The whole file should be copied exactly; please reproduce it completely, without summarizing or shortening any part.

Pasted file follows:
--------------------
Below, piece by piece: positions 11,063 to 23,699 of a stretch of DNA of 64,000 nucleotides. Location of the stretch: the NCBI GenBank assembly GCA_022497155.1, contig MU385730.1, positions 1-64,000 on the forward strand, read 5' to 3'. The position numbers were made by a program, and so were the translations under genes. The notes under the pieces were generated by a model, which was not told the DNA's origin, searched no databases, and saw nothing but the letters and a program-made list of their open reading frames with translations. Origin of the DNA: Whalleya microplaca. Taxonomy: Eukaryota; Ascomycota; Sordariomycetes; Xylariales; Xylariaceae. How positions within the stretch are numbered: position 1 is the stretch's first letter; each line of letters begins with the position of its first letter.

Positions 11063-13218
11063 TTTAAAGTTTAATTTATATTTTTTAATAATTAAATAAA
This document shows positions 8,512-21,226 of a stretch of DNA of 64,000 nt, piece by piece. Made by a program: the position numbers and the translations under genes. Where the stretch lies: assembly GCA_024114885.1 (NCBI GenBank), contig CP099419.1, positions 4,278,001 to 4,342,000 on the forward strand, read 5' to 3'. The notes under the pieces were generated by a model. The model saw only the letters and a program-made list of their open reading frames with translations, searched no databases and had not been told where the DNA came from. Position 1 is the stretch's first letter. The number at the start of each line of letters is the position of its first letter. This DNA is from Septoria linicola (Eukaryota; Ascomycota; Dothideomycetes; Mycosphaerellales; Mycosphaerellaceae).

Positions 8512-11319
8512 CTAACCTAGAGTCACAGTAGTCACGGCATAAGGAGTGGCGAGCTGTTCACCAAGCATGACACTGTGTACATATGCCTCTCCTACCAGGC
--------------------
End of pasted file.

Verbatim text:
Below, piece by piece: positions 11,063 to 23,699 of a stretch of DNA of 64,000 nucleotides. Location of the stretch: the NCBI GenBank assembly GCA_022497155.1, contig MU385730.1, positions 1-64,000 on the forward strand, read 5' to 3'. The position numbers were made by a program, and so were the translations under genes. The notes under the pieces were generated by a model, which was not told the DNA's origin, searched no databases, and saw nothing but the letters and a program-made list of their open reading frames with translations. Origin of the DNA: Whalleya microplaca. Taxonomy: Eukaryota; Ascomycota; Sordariomycetes; Xylariales; Xylariaceae. How positions within the stretch are numbered: position 1 is the stretch's first letter; each line of letters begins with the position of its first letter.

Positions 11063-13218
11063 TTTAAAGTTTAATTTATATTTTTTAATAATTAAATAAA
This document shows positions 8,512-21,226 of a stretch of DNA of 64,000 nt, piece by piece. Made by a program: the position numbers and the translations under genes. Where the stretch lies: assembly GCA_024114885.1 (NCBI GenBank), contig CP099419.1, positions 4,278,001 to 4,342,000 on the forward strand, read 5' to 3'. The notes under the pieces were generated by a model. The model saw only the letters and a program-made list of their open reading frames with translations, searched no databases and had not been told where the DNA came from. Position 1 is the stretch's first letter. The number at the start of each line of letters is the position of its first letter. This DNA is from Septoria linicola (Eukaryota; Ascomycota; Dothideomycetes; Mycosphaerellales; Mycosphaerellaceae).

Positions 8512-11319
8512 CTAACCTAGAGTCACAGTAGTCACGGCATAAGGAGTGGCGAGCTGTTCACCAAGCATGACACTGTGTACATATGCCTCTCCTACCAGGC